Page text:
16,000 WordPress sites hacked so far this year

Security researcher Daniel Cid has revealed that hackers have figured out how to elude Google's Safe Browsing checks.

According to security researcher Daniel Cid, at least 15,769 WordPress websites have been compromised this year by cyber-attackers who were able to evade Google's Safe Browsing checks.

WordPress is the most popular content management system in the world, used by consumers and businesses to create and publish blogs. To conduct the research needed for the second 2016 Sucuri report on compromised web properties, 21,821 sites were studied with the majority of them using WordPress to manage and publish their content. The report also found that 3099 Joomla! sites were hacked during that time as well.

Almost three quarters of the compromised sites in the Sucuri report all shared one characteristic, they were backdoored. By placing a backdoor on these sites, hackers gained a new way of loading malicious payloads, targeting visitors and in the future these same sites could be used for further attacks.

Backdoors are often quite difficult for web integrity scanners to detect which makes them a useful tool for hackers.  Google was able to blacklist 52 per cent of the compromised sites found while Norton Safeweb managed to find 38 per cent and McAfee SiteAdvisor found only a disappointing 11 per cent of the hacked sites.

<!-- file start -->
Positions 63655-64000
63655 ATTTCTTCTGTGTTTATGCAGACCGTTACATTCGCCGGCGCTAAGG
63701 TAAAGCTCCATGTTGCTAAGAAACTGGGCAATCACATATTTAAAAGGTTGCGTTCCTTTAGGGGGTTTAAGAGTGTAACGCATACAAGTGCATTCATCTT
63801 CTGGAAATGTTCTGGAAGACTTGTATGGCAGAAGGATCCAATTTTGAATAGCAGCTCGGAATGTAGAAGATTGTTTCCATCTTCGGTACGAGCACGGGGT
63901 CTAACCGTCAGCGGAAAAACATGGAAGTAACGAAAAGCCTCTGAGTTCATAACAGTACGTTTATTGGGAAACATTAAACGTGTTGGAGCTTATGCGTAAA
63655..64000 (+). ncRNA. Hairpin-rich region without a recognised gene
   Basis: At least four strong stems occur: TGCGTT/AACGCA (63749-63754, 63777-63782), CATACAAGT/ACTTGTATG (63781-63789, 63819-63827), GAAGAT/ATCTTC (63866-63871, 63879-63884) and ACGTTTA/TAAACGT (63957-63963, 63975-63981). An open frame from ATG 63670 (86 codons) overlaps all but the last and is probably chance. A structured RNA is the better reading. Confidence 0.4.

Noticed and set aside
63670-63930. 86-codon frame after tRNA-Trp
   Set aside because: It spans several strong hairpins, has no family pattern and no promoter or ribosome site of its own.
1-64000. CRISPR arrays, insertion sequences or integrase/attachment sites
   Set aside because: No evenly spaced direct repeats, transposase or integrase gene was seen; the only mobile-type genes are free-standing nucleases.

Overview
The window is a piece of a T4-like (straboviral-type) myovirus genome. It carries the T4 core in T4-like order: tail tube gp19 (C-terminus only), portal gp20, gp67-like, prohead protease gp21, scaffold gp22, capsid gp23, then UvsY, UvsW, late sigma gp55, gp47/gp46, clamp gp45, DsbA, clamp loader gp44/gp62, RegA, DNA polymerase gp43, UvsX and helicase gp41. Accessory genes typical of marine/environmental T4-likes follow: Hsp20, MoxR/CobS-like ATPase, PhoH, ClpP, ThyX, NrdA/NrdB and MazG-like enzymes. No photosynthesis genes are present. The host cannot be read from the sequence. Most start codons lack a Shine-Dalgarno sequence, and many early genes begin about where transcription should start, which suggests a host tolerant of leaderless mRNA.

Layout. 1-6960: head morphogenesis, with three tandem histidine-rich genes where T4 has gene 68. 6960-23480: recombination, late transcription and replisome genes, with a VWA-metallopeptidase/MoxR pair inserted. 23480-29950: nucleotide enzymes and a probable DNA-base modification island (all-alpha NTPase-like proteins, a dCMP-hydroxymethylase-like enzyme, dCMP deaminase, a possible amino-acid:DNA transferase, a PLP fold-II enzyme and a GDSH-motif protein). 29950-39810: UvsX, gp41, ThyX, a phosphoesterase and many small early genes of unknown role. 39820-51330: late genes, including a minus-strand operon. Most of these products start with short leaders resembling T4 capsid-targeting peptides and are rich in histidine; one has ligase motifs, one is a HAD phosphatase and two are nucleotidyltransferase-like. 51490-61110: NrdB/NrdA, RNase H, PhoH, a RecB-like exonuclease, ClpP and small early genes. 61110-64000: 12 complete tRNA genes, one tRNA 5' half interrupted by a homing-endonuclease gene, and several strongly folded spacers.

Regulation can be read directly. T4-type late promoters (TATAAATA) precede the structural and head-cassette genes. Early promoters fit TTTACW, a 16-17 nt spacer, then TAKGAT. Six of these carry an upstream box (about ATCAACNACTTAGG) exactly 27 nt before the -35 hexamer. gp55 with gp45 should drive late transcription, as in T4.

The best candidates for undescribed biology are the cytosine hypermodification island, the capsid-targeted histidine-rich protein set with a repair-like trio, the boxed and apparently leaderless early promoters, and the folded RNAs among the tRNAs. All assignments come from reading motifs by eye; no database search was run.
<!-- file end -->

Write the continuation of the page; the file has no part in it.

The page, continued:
Cid offered further insight into these compromised sites, saying: “ A hacked site can have multiple files modified with different families of malware in them. It depends on the attacker's intent or goal in how they plan to leverage their new asset. This report confirms what is already known; vulnerable software continues to be a problem and is the leading cause of today's website hacks.”

Hackers first gained access to a number of the compromised sites through poorly secured extensions but over half of the WordPress sites were hacked as a result of a content management system that did not receive regular updates. 

Image Credit: David M G / Shutterstock


Anthony currently resides in South Korea where he teaches and experiences Korean technological advances first hand.